Japanese emergency services and troops scrambled Thursday to reach people cut off by catastrophic flooding and landslides that have killed dozens and caused widespread damage, with more torrential rain forecast.
In the scenic tourist area of Gifu in central Japan, officials said landslides and floodwater had left just nearly 1,000 households stranded -- or around 2,300 people.
But in the hardest-hit region of Kumamoto, attention was turning to clean-up operations after some of the heaviest rain for years.
A Kumamoto official told AFP: "The number of people stranded is zero. We can now reach all the areas which had been isolated."
An AFP reporter in the area saw part of a road collapsed into a river, and scenes of devastation in flood-affected houses.
In one home, an elderly man was struggling to clear up the debris and furniture littering the mud-caked floor, his traditional straw tatami mats in one room ruined.
The rain front started in the southwest early Saturday and has since cut a swathe of destruction across Japan, dumping record amounts of rain and causing swollen rivers to burst their banks.
Japan's Meteorological Agency (JMA) said "heavy rain will likely continue at least until July 12, calling for "extreme vigilance" for possible landslides and flooding in low-lying areas.
The JMA issued its second-highest evacuation order to around 350,000 people. Such orders are not compulsory, however, and most residents are choosing not to go to shelters, possibly due to coronavirus fears.
The death toll has climbed gradually as more victims are discovered in isolated areas.
Government spokesman Yoshihide Suga told reporters that 58 people were confirmed dead.
He said authorities were investigating whether four other deaths were linked to the floods, adding that 17 people were unaccounted for.
After five days blocked by floodwater and landslides, troops finally managed to rescue some 40 residents from Ashikita village in Kumamoto region.
Kinuyo Nakamura, 68, burst into tears of relief as she finally made it to an evacuation centre.
"Gosh, it was scary. My house, it's such a mess, I cannot live there anymore," she said as she came across someone she knew at the shelter.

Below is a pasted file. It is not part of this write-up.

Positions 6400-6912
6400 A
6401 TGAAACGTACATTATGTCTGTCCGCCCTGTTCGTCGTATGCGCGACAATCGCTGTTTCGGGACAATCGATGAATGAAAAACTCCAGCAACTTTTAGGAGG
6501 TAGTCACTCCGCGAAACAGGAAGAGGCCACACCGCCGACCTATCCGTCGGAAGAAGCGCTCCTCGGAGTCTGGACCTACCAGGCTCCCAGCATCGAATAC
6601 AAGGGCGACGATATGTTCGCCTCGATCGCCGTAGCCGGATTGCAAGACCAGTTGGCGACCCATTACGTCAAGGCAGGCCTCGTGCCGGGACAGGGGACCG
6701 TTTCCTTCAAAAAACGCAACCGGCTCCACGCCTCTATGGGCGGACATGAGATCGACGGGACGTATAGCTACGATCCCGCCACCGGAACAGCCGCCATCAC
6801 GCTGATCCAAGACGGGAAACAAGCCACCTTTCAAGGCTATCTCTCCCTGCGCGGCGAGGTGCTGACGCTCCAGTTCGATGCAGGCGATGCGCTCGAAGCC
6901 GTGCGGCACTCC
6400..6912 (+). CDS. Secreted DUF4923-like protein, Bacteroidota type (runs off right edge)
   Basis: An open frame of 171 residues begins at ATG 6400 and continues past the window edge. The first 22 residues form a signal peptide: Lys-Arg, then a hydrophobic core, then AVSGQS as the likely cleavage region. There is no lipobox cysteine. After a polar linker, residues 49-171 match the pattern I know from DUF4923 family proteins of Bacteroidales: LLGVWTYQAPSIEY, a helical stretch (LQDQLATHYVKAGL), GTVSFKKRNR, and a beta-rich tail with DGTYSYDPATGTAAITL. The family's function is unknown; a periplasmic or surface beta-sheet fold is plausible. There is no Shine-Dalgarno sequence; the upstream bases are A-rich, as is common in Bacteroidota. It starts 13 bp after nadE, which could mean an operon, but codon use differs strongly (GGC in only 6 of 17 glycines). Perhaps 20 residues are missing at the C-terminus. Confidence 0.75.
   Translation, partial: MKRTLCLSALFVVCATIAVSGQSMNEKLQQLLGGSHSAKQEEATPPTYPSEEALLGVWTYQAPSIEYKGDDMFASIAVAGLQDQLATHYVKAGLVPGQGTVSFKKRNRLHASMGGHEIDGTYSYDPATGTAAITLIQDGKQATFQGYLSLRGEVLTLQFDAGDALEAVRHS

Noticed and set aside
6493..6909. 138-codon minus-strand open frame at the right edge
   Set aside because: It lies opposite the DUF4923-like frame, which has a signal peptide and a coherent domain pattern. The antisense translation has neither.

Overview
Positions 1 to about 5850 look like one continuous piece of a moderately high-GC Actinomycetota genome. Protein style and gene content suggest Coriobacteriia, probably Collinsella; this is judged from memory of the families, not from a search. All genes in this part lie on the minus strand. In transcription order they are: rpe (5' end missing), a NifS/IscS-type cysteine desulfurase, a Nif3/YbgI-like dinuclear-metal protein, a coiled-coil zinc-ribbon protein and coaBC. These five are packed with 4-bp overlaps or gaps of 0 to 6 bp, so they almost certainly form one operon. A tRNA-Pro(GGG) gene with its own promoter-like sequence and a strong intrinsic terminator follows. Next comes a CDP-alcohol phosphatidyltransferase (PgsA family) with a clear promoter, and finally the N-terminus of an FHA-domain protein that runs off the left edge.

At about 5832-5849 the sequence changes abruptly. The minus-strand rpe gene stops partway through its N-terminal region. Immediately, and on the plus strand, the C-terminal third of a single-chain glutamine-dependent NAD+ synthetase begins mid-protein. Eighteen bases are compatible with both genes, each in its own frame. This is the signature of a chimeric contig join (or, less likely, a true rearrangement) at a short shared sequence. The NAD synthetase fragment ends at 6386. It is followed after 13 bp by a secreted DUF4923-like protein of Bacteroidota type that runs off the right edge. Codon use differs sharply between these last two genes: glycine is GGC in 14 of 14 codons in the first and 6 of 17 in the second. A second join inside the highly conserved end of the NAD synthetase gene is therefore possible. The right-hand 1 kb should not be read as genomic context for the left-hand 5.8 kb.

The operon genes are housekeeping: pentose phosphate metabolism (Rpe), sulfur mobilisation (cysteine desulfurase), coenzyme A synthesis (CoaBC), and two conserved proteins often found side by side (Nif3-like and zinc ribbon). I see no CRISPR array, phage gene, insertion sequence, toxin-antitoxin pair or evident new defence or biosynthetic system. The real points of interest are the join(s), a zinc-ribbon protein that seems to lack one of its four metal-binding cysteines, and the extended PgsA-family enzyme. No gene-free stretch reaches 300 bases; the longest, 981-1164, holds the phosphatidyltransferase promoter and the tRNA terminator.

"We have experienced flooding disasters in the past many times. But this one doesn't compare," she told public broadcaster NHK.
Nakamura choked up as she explained that one of her neighbours had fallen victim to the floods.
"A truly, truly, fantastic person," she said, covering her face to hide the tears. "That was the hardest thing."
- 'Hesitating to offer help' -
In many areas, landslides reduced houses to rubble and floodwater rushed into homes in low-lying areas, destroying the contents and rendering them uninhabitable.
Prime Minister Shinzo Abe said that around 130,000 rescue workers and troops were battling to save lives.
Complicating the rescue efforts, the coronavirus epidemic has claimed nearly 1,000 lives in Japan from more than 20,000 cases.
The need to maintain social distancing has reduced capacity at shelters and many have preferred to take refuge in their vehicles for fear of becoming infected.
One emergency worker said the coronavirus might be dissuading people from volunteering to help with the rescue.
The latest natural disaster is a bitter blow for businesses in the hard-hit regions, already heavily reliant on tourism that has dried up due to the coronavirus.
Japan is in the middle of its annual rainy season and often sees damaging floods and landslides during this period that lasts several weeks.
However, experts say climate change is intensifying the phenomenon because a warmer atmosphere holds more water to dump in the form of rain.